Electrical Studies of the Crust and Upper Mantle

  1. John G. Heacock
  1. George V. Keller

Published Online: 15 MAR 2013

DOI: 10.1029/GM014p0107

The Structure and Physical Properties of the Earth's Crust

The Structure and Physical Properties of the Earth's Crust

How to Cite

Keller, G. V. (1971) Electrical Studies of the Crust and Upper Mantle, in The Structure and Physical Properties of the Earth's Crust (ed J. G. Heacock), American Geophysical Union, Washington D. C.. doi: 10.1029/GM014p0107

Author Information

  1. Department of Geophysics, Colorado School of Mines, Golden, Colorado 80401

Publication History

  1. Published Online: 15 MAR 2013
  2. Published Print: 1 JAN 1971

ISBN Information

Print ISBN: 9780875900148

Online ISBN: 9781118664049

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Keywords:

  • Crust and upper mantle;
  • Direct-current sounding;
  • Electrical conductivity;
  • Electromagnetic sounding;
  • Geomagnetic deep sounding method;
  • High-voltage direct-current (HVD);
  • Magnetotelluric soundings;
  • Schlumberger array

Summary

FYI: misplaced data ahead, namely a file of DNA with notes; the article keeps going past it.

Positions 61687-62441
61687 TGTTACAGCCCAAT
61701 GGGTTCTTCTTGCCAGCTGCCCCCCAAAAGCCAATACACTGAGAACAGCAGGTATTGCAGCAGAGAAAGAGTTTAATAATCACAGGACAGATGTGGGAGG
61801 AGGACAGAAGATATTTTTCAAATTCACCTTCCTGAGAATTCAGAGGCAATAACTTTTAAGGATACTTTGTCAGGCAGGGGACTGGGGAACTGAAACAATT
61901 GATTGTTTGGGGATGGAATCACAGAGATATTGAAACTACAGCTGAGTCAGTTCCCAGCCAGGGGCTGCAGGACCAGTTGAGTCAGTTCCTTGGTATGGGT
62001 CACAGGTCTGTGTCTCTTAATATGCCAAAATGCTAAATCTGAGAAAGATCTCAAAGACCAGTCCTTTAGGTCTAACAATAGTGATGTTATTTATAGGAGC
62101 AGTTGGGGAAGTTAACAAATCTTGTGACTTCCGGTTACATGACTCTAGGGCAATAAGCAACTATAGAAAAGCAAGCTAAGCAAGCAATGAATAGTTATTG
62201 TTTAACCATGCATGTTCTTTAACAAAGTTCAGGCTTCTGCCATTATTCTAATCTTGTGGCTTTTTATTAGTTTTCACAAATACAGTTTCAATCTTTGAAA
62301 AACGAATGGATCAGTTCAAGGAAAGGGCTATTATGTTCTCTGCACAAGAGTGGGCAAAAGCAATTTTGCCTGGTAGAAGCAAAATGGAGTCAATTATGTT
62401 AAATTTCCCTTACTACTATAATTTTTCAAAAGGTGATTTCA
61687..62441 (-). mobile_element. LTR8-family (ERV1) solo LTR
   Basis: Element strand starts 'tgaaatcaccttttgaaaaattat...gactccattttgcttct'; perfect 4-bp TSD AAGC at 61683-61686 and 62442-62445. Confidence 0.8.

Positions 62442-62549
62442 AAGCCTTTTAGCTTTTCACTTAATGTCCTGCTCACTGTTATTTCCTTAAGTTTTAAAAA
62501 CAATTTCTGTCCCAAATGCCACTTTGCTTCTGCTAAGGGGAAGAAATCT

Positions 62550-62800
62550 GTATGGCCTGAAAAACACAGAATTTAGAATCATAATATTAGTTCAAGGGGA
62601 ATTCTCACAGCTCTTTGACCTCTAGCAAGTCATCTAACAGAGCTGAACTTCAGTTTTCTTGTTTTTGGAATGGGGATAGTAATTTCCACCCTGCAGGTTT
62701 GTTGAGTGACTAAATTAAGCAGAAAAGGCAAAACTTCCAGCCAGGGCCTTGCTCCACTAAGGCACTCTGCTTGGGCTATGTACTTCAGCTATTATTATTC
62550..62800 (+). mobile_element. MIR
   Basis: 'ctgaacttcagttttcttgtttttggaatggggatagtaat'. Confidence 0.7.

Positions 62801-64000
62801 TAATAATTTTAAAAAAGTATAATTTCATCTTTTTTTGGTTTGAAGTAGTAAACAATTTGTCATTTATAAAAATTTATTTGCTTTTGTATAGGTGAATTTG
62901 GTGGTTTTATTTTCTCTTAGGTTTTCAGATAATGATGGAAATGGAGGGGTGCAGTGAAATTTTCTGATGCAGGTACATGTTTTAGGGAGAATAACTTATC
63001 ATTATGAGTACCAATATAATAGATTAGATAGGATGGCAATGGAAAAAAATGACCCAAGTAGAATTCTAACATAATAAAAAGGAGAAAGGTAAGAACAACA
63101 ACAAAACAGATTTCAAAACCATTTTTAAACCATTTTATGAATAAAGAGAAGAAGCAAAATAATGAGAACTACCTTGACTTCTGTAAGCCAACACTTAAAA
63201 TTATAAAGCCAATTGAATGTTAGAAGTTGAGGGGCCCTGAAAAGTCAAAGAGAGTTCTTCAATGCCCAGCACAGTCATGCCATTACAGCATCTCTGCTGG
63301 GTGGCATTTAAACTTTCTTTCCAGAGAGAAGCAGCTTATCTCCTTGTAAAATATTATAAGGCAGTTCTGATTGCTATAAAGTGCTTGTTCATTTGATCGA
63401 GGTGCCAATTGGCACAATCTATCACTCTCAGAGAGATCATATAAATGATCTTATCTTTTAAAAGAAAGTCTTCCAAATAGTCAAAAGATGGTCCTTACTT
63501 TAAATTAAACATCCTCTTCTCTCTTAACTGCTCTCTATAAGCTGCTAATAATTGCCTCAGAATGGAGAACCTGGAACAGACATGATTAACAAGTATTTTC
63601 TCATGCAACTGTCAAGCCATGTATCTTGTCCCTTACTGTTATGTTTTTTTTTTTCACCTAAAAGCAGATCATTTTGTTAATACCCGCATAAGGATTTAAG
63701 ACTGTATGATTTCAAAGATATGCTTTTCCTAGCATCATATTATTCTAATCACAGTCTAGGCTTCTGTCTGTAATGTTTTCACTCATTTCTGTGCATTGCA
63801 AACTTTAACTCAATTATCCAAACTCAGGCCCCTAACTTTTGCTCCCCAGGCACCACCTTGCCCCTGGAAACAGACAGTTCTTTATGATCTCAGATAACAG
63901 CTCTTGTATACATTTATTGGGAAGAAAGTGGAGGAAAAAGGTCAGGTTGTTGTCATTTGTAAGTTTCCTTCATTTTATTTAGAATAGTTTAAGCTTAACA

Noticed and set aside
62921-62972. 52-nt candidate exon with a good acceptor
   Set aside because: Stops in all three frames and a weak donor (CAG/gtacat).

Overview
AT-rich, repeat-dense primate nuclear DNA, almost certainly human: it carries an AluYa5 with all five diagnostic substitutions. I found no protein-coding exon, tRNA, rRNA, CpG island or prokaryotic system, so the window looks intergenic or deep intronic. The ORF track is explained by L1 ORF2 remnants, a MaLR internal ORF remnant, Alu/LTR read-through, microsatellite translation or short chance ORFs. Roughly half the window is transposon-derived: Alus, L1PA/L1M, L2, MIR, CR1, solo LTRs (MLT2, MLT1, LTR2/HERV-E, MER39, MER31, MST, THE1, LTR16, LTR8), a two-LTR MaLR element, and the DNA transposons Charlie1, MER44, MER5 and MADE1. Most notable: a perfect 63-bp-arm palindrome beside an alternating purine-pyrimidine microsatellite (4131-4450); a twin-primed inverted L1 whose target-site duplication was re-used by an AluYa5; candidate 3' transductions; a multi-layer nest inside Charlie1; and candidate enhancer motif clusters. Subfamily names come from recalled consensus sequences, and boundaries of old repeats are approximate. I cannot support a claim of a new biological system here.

In recent years, there have been many efforts made to determine the profile of electrical conductivity through the crust and into the upper part of the mantle. A variety of techniques have been used, including direct-current resistivity soundings, geomagnetic deep soundings, magnetotelluric soundings, and electromagnetic soundings. As a result of the intricacies in the interpretation of the data obtained with each of the techniques, it is difficult to make generalizations about the variation in electrical conductivity in the crust from one geological province to another unless large volumes of data are considered. When such volumes are available, several consistencies in the behavior of electrical conductivity may be noted that appear to be in agreement with modem concepts of crustal mobility and plate tectonics. In tectonically active areas of the continents, most data indicate that conductivity increases to moderately high values, in the range from 0.01 to 0.1 mho/m, at depths between 50 and 100 km. In stable or nuclear continental areas, this increase is not so marked. In areas overlying subduction zones, the conductivity appears to be high through the crust and into the mantle. Where the crust is believed to be the most mobile, conductivity is highest. This increase in conductivity might be attributed to higher than normal temperatures, to the presence of higher than normal water contents, or to both factors. Either factor would also be expected to lower the viscosity of the rock in the upper mantle.